Many parents pay for childcare or day camps in the summer while they work.
The costs may qualify for a federal tax credit that can lower taxes.
Here are 10 facts about the child and dependent care credit:
• expenses must be for the care of one or more qualifying persons. The dependent child or children under age 13 usually qualify. For more about this rule, see Publication 503, Child and Dependent Care Expenses at irs.gov.
• expenses for care must be work-related. This means the care must be paid for so a person can work or look for work. This rule also applies to a spouse if filing a joint return. The spouse meets this rule during any month they are a full-time student. They also meet it if they’re physically or mentally incapable of self-care.
• the filer must have earned income, such as from wages, salaries and tips. It also includes net earnings from self-employment. The spouse must also have earned income if filing jointly. The spouse is treated as having earned income for any month that they are a full-time student or incapable of self-care. This rule also applies if filing a joint return. Refer to Publication 503 for more details.
• as a rule, if married, the filer must file a joint return to take the credit. But this rule doesn’t apply if legally separated or if the couple lives apart.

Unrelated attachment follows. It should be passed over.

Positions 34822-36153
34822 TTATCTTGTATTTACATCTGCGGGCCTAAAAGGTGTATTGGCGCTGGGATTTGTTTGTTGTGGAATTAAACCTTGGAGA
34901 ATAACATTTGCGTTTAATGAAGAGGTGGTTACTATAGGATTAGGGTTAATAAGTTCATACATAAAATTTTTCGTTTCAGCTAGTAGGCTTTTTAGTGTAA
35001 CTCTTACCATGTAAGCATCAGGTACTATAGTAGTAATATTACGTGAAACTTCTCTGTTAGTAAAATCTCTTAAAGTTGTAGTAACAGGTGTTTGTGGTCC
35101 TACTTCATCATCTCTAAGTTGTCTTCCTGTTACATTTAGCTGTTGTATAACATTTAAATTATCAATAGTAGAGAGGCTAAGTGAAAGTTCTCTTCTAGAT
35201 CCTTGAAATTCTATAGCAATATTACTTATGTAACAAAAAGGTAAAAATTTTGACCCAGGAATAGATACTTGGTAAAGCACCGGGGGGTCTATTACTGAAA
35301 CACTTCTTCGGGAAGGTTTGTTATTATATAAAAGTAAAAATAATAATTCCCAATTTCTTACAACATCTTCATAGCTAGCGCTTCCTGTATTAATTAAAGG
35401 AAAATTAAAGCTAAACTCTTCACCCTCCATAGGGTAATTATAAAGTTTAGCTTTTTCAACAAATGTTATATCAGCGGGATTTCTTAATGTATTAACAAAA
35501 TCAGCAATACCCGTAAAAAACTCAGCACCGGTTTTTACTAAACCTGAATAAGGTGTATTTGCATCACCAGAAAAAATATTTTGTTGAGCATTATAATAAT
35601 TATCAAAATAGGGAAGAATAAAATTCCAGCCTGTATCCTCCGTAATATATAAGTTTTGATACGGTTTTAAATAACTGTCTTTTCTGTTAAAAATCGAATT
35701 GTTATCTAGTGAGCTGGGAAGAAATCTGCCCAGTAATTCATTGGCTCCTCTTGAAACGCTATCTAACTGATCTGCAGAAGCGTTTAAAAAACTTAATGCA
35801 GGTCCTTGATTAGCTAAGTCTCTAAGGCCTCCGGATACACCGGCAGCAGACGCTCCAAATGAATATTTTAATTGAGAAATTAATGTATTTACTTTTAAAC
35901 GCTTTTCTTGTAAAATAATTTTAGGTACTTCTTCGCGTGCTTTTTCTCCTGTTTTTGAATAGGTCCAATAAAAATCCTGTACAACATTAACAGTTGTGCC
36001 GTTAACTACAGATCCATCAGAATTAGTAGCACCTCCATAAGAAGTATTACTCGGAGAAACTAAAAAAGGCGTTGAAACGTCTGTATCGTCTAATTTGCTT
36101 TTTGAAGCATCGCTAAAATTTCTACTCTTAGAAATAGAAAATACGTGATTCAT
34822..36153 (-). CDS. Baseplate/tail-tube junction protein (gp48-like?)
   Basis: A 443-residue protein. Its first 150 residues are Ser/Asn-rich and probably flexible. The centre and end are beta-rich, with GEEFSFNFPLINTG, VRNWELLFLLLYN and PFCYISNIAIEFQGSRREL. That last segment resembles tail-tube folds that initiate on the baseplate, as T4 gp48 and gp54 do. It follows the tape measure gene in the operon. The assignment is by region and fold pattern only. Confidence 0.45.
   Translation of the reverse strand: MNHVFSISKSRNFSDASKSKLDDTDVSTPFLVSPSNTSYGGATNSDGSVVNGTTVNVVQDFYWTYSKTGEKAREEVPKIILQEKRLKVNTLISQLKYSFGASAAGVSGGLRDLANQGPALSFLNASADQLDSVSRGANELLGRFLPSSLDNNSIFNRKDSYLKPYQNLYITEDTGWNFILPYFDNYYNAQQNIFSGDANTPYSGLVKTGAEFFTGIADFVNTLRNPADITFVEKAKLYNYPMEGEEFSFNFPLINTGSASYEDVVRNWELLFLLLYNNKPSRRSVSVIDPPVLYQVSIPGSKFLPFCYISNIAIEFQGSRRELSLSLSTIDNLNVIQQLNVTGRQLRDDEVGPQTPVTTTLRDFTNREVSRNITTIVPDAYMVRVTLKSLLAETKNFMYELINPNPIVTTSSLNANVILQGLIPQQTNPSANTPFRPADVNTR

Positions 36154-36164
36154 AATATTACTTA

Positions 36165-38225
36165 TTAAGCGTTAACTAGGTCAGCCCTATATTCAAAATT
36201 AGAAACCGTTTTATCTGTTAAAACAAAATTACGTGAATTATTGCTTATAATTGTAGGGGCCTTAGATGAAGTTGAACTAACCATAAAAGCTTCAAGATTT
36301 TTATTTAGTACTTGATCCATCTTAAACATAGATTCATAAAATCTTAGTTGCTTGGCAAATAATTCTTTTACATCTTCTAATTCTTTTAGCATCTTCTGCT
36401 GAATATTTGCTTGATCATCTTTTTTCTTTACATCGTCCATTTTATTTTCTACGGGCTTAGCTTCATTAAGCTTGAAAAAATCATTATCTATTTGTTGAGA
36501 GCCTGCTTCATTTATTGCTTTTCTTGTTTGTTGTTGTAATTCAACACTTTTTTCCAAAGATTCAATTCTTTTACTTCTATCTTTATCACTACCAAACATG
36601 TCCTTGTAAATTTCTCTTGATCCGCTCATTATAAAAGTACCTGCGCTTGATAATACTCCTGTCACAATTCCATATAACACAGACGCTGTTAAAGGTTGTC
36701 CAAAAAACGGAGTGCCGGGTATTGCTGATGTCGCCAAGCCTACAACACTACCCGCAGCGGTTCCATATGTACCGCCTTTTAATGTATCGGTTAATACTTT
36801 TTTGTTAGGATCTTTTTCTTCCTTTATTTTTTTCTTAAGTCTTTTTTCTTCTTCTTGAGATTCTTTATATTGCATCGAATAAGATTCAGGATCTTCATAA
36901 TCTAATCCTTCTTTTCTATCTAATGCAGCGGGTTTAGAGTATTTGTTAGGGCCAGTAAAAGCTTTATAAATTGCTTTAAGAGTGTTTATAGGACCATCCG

• a person may qualify for the credit whether care is paid for at home, at a daycare facility or at a day camp.
• the credit is a percentage of the qualified expenses paid. It can be as much as 35 percent of your expenses, depending on income.
• the total expense that can be used for the credit in a year is limited. The limit is $3,000 for one qualifying person or $6,000 for two or more.
• overnight camp or summer school tutoring costs do not qualify. The cost of care provided by a spouse or child who is under age 19 at the end of the year cannot be included. The cost of care given by a person claimed as a dependent cannot be counted. Special rules apply if dependent care benefits are received from an employer.
• keep all receipts and records. Make sure to note the name, address and Social Security number or employer identification number of the care provider. This information must be reported when you claim the credit on your tax return.
• remember that this credit is not just a summer tax benefit. It may be able to be claimed for care paid for throughout the year.
For more on this topic, see Publication 503 on irs.gov or call 800-TAX-FORM to have it mailed.